Economic Development Committee approves resolution concerning return of Northlight Theatre


Daily file photo by Jack Lido

BJ Jones, Northlight Theatre’s artistic director, talks about the the proposed project in downtown Evanston. Members of the Economic Development Committee voted to approve an amended resolution concerning the construction of a building that would house the theater.

Alane Lim, Reporter

Economic Development Committee members narrowly voted to approve an amended resolution concerning the construction of a building that would house Northlight Theatre at a meeting Jan. 31.

Committee members voted 4-3 in favor of the amended resolution, which removed language specifying the proposed location in the 1700 block of Sherman Avenue and authorized the city manager to investigate how a “single purpose unit of government” and public parking could support the return of Northlight Theatre from Skokie.

In 1996, the Illinois General Assembly created a unit of local government to finance and enable the construction of the North Shore Center for the Performing Arts in Skokie, according to city documents. The center is where the theater is currently housed.

In September, Farpoint Development proposed the building which would include Northlight Theatre, a boutique hotel, a restaurant, residential units and parking spaces.

At the meeting, Ald. Ann Rainey (8th) said she would like to receive more information about how such a government entity could help finance the Northlight project, and especially whether it would benefit other projects in the city.   

“It is not like this council, and certainly not like this community, not to want to understand a tool that allows for development” Rainey said at the meeting. “It is an opportunity to get information about something we’ve never known about and we’ve never used.”

City manager Wally Bobkiewicz said he wanted permission to investigate, not take action on, whether Northlight could finance itself in a way similar to how Skokie funded its facility.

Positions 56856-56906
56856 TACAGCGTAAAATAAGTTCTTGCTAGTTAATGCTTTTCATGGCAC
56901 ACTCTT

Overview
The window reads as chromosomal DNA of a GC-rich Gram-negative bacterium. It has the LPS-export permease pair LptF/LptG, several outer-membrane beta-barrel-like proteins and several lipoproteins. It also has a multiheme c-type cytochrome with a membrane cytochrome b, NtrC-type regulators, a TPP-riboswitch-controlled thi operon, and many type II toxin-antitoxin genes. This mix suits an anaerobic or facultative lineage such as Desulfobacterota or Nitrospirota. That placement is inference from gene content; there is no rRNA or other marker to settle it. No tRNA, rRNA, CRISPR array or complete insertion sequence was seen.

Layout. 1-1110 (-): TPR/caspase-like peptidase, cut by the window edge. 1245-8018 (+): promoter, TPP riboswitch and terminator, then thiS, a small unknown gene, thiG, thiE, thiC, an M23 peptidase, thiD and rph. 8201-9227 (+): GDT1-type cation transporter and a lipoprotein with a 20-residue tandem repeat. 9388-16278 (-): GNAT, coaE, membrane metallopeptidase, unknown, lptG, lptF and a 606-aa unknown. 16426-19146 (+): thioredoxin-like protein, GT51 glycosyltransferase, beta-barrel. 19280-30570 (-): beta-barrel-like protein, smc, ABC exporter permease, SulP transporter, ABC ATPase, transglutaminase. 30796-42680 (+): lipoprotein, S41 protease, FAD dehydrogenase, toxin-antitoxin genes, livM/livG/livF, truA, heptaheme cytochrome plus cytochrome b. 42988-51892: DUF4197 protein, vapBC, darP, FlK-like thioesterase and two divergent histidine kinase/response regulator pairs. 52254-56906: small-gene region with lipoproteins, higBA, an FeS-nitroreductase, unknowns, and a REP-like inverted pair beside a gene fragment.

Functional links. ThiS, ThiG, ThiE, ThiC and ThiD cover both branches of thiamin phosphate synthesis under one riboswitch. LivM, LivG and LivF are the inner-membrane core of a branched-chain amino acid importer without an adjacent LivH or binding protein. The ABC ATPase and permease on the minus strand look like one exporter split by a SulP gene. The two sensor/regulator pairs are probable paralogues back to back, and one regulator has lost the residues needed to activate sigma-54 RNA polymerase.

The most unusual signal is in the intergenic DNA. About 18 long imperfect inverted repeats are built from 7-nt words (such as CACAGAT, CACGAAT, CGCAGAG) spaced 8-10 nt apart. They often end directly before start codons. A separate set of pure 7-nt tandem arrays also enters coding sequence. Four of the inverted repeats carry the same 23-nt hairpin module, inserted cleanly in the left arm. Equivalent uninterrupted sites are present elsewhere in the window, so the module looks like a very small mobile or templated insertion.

More than 20 residents raised concerns with the resolution at the meeting. Several said they were worried about the transparency of the project and whether it would compromise the identity and personality of Evanston. Additionally, residents noted the possible loss of many local businesses to the construction.

Peter Demuth, vice president of the Southeast Evanston Association and a small business owner in the 1800 block of Sherman Avenue, said at the meeting that while he supports the restoration of Northlight Theatre, he opposes constructing the high-rise building that would house Northlight.

“While we applaud bringing back the wonderful Northlight Theatre to Evanston, we object to doing so at the expense of several businesses, including the Alley Gallery, Saville Flowers and Bookends and Beginnings,” Demuth said. “They are an expression of our city’s uniqueness and its living history.”

Ross Martens, co-owner of Alley Gallery, told The Daily that a petition opposing the tower and its location addressed to City Council had been circulated on As of publication, the petition had over 2,500 signatures, including people from outside Evanston.

Craig Smith, a board member of Northlight Theatre, told The Daily he is not sure why there was so much hostility towards the development, since he thought it would be a positive for the city.

“It brings life. It brings people downtown,” he said. “I think we have over 50,000 visitors a year, so that’ll be over 50,000 people coming downtown to share and going to restaurants and bars.”

After the meeting, Martens said he felt uncertain about the committee’s decision.

“We always have an uncertain future because we own a small business,” he said. “But this is scarier and more permanent.”

Email: [email protected]